1. BEAUTIFULLY said Pearl Girl! Plus, I think turning 1st class actors into cover models cheapens their talent. But it’s all about marketing and money, isn’t it? *sigh*

  2. Totally on target: bullseye! Especially in view of the latest enormous study showing that extra weight isn’t a death sentence — in fact people who are overweight actually live longer than thin people!

    1. Hana: I’ve read about that study, and just to clarify, it wasn’t saying that extra weight has no effect on mortality whatsoever. They found that being moderately overweight by a few pounds made for decreased mortality, and no difference between normal and slightly obese. But if you are morbidly obese (BMI over 35), you still have a higher risk of dying than someone who’s not. The study was also based on BMI, which is easy to calculate because it’s based on height and weight, but does NOT account for whether the weight comes from muscle, fluid, or fat.

      And besides, your reply makes it sound like Jen Lawrence actually is overweight, which she is NOT. That’s the real insidiousness of this. If Jen can be considered fat, then what does that make the average girl?

      All that being said, it seems some of the people who wanted her to lose weight to play Katniss were seeing it as a gender-equality thing; that they thought it was reverse sexism in a way to say that if Jen HAD lost weight to play Katniss, she would have set a bad example, while Liam losing weight to play Gale, and Josh gaining weight to play Peeta, was not controversial at all. So their take was, “if male actors are expected to adjust their weight to better fit a role, why shouldn’t women?”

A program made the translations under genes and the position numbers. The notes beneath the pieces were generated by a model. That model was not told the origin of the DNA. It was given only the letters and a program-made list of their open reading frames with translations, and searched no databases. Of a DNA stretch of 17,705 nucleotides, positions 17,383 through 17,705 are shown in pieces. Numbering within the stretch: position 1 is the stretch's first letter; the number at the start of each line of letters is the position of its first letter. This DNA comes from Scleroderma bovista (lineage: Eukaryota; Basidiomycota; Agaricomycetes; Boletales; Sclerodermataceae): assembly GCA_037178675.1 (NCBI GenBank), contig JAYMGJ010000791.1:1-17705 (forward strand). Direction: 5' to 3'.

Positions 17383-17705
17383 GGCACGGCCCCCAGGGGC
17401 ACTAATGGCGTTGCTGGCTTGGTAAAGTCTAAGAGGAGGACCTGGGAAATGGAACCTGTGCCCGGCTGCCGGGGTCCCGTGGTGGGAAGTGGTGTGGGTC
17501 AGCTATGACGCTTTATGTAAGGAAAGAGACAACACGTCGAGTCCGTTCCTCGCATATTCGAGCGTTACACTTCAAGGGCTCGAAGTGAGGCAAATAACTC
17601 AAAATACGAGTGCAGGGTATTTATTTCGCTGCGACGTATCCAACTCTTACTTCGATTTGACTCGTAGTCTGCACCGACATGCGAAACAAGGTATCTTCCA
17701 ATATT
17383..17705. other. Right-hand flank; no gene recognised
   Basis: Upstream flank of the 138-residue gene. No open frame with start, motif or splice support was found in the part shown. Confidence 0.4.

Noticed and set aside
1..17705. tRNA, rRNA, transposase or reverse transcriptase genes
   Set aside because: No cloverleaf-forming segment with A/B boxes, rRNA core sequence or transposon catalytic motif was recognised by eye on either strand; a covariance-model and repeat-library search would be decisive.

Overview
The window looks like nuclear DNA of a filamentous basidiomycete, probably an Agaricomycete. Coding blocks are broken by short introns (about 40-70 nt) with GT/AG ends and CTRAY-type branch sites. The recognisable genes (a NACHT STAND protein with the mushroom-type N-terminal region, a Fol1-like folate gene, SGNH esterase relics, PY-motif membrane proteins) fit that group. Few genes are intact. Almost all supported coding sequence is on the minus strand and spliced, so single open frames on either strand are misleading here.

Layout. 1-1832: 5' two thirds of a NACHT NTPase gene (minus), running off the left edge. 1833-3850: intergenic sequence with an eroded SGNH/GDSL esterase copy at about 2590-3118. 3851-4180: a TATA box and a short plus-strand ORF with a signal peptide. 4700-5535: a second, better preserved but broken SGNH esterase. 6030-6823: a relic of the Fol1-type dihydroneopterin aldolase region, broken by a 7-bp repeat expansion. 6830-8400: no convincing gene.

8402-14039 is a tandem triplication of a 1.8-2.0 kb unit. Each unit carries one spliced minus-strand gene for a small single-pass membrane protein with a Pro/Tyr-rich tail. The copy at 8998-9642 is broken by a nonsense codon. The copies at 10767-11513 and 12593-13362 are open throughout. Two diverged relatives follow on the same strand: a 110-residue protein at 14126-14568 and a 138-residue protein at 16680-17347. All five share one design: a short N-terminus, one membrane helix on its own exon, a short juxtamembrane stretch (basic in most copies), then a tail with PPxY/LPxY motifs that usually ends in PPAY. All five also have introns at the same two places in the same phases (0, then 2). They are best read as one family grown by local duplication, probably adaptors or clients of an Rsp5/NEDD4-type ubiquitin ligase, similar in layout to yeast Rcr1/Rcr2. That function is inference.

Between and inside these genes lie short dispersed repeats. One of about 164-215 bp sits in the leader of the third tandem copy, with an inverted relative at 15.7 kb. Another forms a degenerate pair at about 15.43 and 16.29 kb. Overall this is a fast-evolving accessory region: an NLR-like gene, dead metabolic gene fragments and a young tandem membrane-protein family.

1. True, Satsuma. Sorry, I should have used an emoticon 🙂 since my reply was with tongue firmly in cheek while your post was a more serious comment on terrible media messages, with which I completely agree.

  3. Hana: Please, no need to apologize! I was just being my usual nitpicky self, but I wasn’t offended by your comment or anything. The main thing I wanted to point out is that Jennifer is not “fat” or “overweight” by any standard than skewed Hollywood/fashion mag ones. Since some people (not you personally) seemed to take it literally when Jen made comments about being “fat”.

  4. I honestly don’t think she was photoshopped (that much. Of course they always do a bit, but not as much as the writer implies they did.), just loads and loads of eye makeup, and a huge dose of highlighting makeup techniques (you can look it up, its a face sculpting technique) prob made her look like this. And in Hunger Games I noticed how insanely tiny her waist allready is! So Im positive that is pretty much her natural waist. People dont know how much makeup can actually allready make a huge difference but gosh did they go overboard with it. It doesnt even look like her, which is indeed a shame.

    As far as the anorexia-loving-Hollywood thing goes. Screw em all. Jennifer looks awesome. Period.